Monday, 14 July 2014


An Open Letter to Martin Andersson and Richard Birtles.

Your presentations at the recent Lyme Disease Action conference at the University of Surrey were particularly impressive and obviously the results of countless hours of effort from you and your co-workers. The information regarding the transmission pathways of tick-borne pathogens highlighted the differences of risk to human health from the different species of ticks, and help define optimum strategies for disease prevention. It also demonstrated the variability of tick infection rates on geographic macro and micro scales. Of great interest was the ingenious study of forest enclosures and tick infection rates within and outside the barriers. Deer population size was a driver of tick populations, and rodents a driver for tick infection rates. This suggests that areas with large populations of mammals that provide the final feed for adult female ticks along with high populations of rodents, will have high numbers of infected ticks.

The study of Candidatus Neoehrlichia mikurensis is important in highlighting the fact that ticks carry many different microbes, and new species are being discovered all the time. More than 18 distinct species of Borrelia bacteria have been identified since Willy Burgdorfer first identified the cause of Lyme disease in the early 1980’s. There can be long delays between identification of an organism and general recognition as a disease causing pathogen. It is normal to describe incidence of disease based on national or regional boundaries, however it was well demonstrated in the presentation that absence of reported cases does not mean absence of the disease, and the fact that until you look you will not find. Has the genetic divergence seen in China compared to that exhibited in Europe been used to estimate the length of time that Neoehrlichia has been present in these regions?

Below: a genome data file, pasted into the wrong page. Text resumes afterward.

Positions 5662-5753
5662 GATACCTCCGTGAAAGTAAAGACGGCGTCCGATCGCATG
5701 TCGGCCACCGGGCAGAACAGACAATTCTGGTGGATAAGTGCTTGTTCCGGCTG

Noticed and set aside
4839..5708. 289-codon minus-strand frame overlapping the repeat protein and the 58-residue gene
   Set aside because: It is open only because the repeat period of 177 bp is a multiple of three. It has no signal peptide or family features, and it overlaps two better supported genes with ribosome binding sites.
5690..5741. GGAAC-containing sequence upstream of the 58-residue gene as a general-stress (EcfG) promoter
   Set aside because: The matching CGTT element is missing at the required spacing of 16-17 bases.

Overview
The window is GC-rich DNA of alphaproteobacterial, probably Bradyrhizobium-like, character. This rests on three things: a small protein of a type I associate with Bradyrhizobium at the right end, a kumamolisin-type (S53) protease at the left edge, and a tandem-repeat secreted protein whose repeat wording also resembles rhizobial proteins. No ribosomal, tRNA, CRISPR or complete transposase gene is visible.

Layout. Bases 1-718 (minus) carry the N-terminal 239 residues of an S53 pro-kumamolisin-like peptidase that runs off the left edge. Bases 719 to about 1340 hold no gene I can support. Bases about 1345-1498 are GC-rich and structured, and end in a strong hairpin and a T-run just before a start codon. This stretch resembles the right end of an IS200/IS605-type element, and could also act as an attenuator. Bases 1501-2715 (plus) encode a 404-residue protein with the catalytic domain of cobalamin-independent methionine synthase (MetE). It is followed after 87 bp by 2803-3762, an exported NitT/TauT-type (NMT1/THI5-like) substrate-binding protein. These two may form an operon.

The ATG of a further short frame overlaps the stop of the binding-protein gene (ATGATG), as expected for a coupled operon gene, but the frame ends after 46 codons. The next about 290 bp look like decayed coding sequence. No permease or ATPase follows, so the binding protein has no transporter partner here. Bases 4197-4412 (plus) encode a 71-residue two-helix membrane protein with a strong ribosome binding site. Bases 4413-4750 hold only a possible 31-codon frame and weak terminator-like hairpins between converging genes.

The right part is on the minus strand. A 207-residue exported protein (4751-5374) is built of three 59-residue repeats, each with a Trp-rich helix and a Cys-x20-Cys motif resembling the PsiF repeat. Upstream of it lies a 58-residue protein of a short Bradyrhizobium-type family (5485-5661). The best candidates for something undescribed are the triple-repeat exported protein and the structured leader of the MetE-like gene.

Both presentations highlight the fact that ticks do not recognise boundaries marked on maps. It is whether the ecological conditions exist at a specific location that drives the occurrence of infected ticks. Fragmentation of woodland created by urban expansion and people living adjacent to woodlands, parkland and other tick habitat results in large numbers of people and their companion animals permanently living in close proximity to ticks. There could be a higher risk living at 201 Sunnyside Avenue with 2 dogs than an occasional visit to our magnificent countryside.

Clinicians officially have 10 minutes to decide what ails a person, and if Lyme is suspected then it is convenient to enquire whether the person visited a hot spot defined regionally such as, The New Forest, or Dartmoor or Thetford Forest. It may be more relevant to ask; do you live or play near woodland or areas of natural beauty. This is not an easy option to implement when we are so conditioned to arbitrary lines marked on maps. Can a method other than the use of title specific regions be developed to help clinicians assess the risk of infection? Or should the concept of “hot spots” be abandoned and replaced by a greater emphasis on clinical symptoms?

It is hard work and scientific data gathering and analysis as demonstrated by you, that will help educate current and future generations and reduce or avoid the often devastating and sometimes fatal effects of tick-borne diseases.

Michael Cook

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